reunite Germanic People. While this event remains a symbol of Nazi imperialism, the
Anschluss may be considered less significant to the Allies as many Austrians hoped for a
union with Germany, and therefore, may have been rather expected as World War II began.
VII. (d) Rome-Berlin Axis (1936)
The Rome-Berlin Axis saw the official alliance between Italy and Germany in 1936. As the
only two reputable Fascist powers present in Europe at the time, such a coalition between Italy
and Germany seemed to function more as a formality, as a mutual support between the two
nations was foreseeable. The Rome-Berlin Axis can be considered of lesser significance to
both Germany and the Allies, as it served only to clearly divide the European theatre between
allies and enemies. The official junction did not particularly contribute to the war effort,
especially considering that Mussolinis forces would not augment much success on behalf of
the German Empire.
VIII. (c) Assistance to Franco in the Spanish Civil War (1936)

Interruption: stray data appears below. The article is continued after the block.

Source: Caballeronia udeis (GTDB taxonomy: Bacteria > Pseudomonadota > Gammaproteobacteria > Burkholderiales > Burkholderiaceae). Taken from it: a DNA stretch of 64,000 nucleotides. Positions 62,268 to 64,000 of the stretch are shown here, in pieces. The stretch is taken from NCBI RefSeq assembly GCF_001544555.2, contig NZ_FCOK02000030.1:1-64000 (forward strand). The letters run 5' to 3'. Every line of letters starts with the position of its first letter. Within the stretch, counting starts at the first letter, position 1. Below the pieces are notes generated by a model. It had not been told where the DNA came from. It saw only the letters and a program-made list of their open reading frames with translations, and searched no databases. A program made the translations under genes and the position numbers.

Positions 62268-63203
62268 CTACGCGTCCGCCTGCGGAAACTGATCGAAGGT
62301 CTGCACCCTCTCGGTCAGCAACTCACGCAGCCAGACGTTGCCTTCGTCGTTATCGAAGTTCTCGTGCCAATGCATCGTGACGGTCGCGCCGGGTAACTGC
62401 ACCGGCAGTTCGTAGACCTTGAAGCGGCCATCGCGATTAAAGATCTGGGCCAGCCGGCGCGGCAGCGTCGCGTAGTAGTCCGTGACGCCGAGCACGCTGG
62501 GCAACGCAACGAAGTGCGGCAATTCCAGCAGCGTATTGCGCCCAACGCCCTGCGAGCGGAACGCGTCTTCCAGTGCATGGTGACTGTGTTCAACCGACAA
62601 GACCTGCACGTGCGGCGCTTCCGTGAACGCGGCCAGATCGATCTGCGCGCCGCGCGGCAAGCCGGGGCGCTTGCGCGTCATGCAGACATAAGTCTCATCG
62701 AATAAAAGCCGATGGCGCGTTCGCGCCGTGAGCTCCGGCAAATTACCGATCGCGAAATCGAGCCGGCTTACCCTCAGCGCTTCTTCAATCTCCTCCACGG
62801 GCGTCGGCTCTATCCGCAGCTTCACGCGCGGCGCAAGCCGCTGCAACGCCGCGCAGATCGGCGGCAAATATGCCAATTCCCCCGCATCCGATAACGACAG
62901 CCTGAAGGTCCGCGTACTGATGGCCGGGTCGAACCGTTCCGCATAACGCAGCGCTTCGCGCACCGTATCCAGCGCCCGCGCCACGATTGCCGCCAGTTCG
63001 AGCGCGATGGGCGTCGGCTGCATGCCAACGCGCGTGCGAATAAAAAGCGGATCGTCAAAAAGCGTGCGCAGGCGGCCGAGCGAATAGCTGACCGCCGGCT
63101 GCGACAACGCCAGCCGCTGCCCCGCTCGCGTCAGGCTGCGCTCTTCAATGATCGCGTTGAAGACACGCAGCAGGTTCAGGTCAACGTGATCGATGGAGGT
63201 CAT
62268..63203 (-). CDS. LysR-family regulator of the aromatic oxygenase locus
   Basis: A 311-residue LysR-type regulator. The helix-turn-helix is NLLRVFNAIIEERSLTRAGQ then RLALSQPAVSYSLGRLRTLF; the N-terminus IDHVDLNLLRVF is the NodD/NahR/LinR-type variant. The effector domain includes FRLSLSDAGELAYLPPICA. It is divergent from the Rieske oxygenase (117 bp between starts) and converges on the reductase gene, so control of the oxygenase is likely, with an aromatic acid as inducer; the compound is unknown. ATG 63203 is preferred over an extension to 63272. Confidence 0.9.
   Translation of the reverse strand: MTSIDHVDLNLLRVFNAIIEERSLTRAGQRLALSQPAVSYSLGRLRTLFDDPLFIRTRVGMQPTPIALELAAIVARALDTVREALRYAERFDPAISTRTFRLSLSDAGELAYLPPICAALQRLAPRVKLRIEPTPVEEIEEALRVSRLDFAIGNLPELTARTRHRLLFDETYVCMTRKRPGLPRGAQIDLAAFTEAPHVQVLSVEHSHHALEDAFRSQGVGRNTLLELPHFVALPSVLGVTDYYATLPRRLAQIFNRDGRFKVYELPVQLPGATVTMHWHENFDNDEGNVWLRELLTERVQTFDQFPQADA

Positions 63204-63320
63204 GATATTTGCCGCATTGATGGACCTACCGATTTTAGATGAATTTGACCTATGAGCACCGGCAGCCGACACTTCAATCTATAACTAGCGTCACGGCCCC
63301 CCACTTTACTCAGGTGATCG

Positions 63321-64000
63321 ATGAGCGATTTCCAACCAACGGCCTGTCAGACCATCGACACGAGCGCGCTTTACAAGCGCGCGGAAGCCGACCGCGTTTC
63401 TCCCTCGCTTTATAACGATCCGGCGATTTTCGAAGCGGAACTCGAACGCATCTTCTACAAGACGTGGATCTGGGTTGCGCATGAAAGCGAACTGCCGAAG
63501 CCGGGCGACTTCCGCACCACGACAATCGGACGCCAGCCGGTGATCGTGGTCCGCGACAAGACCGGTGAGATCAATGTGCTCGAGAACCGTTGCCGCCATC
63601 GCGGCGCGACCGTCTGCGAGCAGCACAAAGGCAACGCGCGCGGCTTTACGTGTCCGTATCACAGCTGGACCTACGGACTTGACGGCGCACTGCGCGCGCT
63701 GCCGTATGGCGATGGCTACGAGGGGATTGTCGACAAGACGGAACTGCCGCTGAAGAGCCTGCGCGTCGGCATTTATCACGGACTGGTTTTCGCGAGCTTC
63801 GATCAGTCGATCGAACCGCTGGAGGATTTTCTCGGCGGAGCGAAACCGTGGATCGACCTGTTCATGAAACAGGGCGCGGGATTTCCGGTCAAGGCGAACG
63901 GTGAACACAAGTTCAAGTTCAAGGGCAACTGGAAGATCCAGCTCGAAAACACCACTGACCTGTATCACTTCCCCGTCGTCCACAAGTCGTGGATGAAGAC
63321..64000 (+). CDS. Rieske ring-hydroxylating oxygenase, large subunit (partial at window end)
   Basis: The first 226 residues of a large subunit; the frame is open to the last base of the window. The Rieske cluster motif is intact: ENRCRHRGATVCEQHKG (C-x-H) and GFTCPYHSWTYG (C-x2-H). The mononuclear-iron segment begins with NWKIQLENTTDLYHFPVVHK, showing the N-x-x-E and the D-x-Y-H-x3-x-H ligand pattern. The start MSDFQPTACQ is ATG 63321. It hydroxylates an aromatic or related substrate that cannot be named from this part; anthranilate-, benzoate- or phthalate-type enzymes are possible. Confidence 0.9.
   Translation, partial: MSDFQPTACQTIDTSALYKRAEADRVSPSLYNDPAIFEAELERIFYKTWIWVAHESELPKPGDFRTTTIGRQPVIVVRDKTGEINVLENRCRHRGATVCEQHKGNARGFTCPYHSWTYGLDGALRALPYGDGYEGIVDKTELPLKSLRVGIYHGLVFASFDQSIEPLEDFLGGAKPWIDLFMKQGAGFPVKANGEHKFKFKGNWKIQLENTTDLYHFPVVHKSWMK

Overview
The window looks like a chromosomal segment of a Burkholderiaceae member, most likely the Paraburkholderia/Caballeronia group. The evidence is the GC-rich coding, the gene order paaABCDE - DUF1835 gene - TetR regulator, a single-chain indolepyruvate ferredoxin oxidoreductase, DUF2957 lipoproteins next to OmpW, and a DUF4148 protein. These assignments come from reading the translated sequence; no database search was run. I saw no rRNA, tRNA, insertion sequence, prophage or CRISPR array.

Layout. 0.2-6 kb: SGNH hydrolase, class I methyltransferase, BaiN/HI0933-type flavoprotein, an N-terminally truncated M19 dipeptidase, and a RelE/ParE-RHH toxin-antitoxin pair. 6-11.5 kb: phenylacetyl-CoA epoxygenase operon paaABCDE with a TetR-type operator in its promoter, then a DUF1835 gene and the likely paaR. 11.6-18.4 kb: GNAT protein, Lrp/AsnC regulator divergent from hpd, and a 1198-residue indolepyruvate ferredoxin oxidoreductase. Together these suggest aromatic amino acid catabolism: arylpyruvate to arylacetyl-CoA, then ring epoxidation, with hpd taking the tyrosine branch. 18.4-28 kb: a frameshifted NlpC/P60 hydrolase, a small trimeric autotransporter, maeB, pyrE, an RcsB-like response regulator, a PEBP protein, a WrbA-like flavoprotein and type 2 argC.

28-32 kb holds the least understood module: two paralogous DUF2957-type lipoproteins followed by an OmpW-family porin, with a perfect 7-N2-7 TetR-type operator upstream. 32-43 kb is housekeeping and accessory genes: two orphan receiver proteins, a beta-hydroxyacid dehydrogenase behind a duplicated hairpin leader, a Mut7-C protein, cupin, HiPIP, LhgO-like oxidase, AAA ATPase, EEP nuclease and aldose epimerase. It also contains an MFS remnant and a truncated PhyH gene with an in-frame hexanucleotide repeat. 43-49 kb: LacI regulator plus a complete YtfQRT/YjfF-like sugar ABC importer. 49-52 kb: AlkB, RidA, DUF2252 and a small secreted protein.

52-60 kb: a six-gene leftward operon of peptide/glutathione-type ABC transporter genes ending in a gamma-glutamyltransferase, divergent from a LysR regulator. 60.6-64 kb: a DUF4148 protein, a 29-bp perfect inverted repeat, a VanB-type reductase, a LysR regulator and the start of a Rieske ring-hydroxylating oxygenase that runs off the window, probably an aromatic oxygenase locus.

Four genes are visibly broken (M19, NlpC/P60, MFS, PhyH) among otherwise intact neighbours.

The Spanish Civil War began in 1936 as a rising group of nationalist Spanish Army generals,
led by Francisco Franco, began to oppose elected government officials. As the Republicans, or
Loyalists, employed communists and socialists among their ranks, the group received military
and economic support from the USSR and other European countries. For the same reason,
Hitlers Fascist government assisted the rebelling force, the Nationalists, with arms and
equipment. The Nationalist forces would prove victorious due to such help in 1939. However,
Spain would be unable to provide similar support to Hitler during World War II due to the lack
of funds and resources caused by their recent conflict. While this event was responsible for a
positive relationship between Germany and Spain, it can be considered the least significant to
Germany and the Allies due to Spains neutrality throughout World War II.

History 12

Rachel McMillan

Works Cited
"Anschluss". Encyclopdia Britannica. Encyclopdia Britannica Online. Encyclopdia Britannica Inc.,
2015. Web. 05 Jan. 2015
"German-Soviet Nonaggression Pact". Encyclopdia Britannica. Encyclopdia Britannica Online.
Encyclopdia Britannica Inc., 2015. Web. 05 Jan. 2015
"Hitler's Plans for Czechoslovakia." BBC News. BBC, 2014. Web. 04 Jan. 2015.
"Spanish Civil War". Encyclopdia Britannica. Encyclopdia Britannica Online. Encyclopdia
Britannica Inc., 2014. Web. 05 Jan. 2015
"The Importance of the Rhineland." BBC News. BBC, 2014. Web. 04 Jan. 2015.